Reinhardt, E.G., Patterson, R.T., and Schroder-Adams, C.J., 1994, Geoarchaeology of the ancient harbor site of Caesarea Maritima, Israel: Evidence from Sedimentology and Paleoecology of Benthic Foraminifera: Journal of Foraminiferal Research, v.24, no 1, p. 1-12.
Foraminiferal analysis and 14C dating of a core obtained from the entrance of the ancient harbor site of Caesarea Maritima, Israel provided paleo-environmental information which has enhanced previous archaeological interpretations. This integrated micropaleontological - sedimentological approach presents a new tool for solving marine archaeological problems.
Four distinct sedimentological units related to the harbors history were recognized: preharbor deposits, harbor construction rubble, harbor and post harbor deposits (Stratigraphic Section). The sediments from the active harbor are characterized by sedimentation of mud, interrupted by intervals of coarse sand deposited during large low periodicity (25-50 years) storms. The area outside the harbor moles was continuously under the influence of wave action resulting in deposition of a coarse sandy substrate.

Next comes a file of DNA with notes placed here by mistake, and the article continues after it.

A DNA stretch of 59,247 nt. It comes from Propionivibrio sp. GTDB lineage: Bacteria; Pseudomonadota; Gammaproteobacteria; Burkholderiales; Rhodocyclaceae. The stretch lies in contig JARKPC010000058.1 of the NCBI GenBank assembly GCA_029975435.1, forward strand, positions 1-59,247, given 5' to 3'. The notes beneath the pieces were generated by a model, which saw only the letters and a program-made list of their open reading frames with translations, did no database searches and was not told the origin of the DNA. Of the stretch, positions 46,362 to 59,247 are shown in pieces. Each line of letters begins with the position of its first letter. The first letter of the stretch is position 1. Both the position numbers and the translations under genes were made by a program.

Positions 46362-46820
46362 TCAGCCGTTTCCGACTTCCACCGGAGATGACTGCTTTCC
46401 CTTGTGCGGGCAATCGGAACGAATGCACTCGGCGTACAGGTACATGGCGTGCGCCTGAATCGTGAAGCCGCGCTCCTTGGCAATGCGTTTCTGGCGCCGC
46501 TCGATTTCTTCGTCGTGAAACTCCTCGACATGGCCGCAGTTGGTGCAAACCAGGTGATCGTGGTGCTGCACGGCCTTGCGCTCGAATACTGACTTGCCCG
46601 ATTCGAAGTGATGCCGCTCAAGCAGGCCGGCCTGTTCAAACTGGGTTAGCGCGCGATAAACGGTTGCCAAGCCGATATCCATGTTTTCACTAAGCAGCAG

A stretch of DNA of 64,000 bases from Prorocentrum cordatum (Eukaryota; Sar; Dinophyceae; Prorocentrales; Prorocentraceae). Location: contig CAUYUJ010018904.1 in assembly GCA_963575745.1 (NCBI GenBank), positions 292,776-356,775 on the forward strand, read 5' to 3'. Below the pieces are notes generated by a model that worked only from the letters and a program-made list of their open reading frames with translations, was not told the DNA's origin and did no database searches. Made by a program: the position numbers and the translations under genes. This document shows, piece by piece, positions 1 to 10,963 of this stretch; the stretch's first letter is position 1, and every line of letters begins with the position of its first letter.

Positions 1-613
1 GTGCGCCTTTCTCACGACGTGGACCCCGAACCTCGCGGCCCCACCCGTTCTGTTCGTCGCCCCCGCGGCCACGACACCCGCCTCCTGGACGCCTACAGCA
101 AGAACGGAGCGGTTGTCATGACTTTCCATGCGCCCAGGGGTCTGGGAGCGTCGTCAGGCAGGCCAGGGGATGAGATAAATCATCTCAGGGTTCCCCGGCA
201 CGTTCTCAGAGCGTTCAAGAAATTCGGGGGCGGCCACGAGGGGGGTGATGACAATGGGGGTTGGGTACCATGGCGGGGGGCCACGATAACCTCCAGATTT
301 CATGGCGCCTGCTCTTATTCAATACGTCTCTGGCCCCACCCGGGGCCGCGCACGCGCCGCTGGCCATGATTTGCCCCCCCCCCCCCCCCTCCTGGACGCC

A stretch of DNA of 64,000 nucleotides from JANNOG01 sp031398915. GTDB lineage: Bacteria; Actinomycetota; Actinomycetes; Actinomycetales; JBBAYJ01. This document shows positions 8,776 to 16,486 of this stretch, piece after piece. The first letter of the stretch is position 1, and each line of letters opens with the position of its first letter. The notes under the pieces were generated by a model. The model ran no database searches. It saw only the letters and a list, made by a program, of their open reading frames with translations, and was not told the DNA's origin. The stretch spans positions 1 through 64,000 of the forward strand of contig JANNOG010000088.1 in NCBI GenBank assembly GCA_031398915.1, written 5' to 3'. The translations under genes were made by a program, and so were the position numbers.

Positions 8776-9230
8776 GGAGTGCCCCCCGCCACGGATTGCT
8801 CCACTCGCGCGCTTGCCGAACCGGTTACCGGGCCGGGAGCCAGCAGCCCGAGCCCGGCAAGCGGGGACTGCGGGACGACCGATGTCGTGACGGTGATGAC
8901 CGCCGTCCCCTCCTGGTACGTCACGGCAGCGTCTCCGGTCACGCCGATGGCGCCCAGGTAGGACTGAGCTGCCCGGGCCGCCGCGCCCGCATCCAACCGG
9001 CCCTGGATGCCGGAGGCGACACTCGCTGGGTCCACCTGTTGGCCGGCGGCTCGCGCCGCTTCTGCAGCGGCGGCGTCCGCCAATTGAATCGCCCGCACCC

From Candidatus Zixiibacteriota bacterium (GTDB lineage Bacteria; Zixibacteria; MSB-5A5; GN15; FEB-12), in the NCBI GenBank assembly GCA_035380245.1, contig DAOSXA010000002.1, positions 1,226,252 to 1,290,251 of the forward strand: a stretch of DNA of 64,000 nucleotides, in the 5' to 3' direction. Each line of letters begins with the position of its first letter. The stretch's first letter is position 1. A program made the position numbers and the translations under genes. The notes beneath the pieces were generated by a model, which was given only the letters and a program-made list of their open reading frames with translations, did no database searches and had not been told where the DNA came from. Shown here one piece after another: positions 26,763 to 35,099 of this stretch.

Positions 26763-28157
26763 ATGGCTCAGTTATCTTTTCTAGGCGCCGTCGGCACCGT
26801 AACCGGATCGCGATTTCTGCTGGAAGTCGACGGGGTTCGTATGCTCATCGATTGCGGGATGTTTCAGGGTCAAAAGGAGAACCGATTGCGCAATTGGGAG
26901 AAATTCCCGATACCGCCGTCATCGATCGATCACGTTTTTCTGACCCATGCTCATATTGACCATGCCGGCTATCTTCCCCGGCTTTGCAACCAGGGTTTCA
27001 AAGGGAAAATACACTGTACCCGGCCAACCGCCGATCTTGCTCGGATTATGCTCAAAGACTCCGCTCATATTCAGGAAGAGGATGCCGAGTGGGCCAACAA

The sediment distribution corresponds with two distinct foraminiferal assemblages: Biofacies 1 is related to a low energy muddy substrate and is characterized by Ammonia tepida, Cornuspira foliacea, Haynesina depressula and Triloculina subgranulata; Biofacies 2 is related to a high energy sand substrate and is characterized by Ammonia parkinsoniana and Porosononion granosum. There is an inverse relationship along the Ammonia tepida - Ammonia parkinsoniana ecophenotypic cline, relative to the water energy of the two environments.
Sedimentological and foraminiferal evidence as well as 14C dates indicate that the mud was from the active harbor (commissioned in 21 BC) and that the harbor was no longer functioning according to its original design probably by the mid third century and definitely by no later than 490 AD. Previous research has suggested that the degradation of the harbor was most likely related to the tectonic movement of the area. However, the timing of this event was not exactly known. Archaeologists have speculated that the Byzantine Emperor Anastasius I refurbished the harbor in the early 6th century. The results of this study indicate that, even if this reconstruction did occur, the harbor was not returned to its original design or function.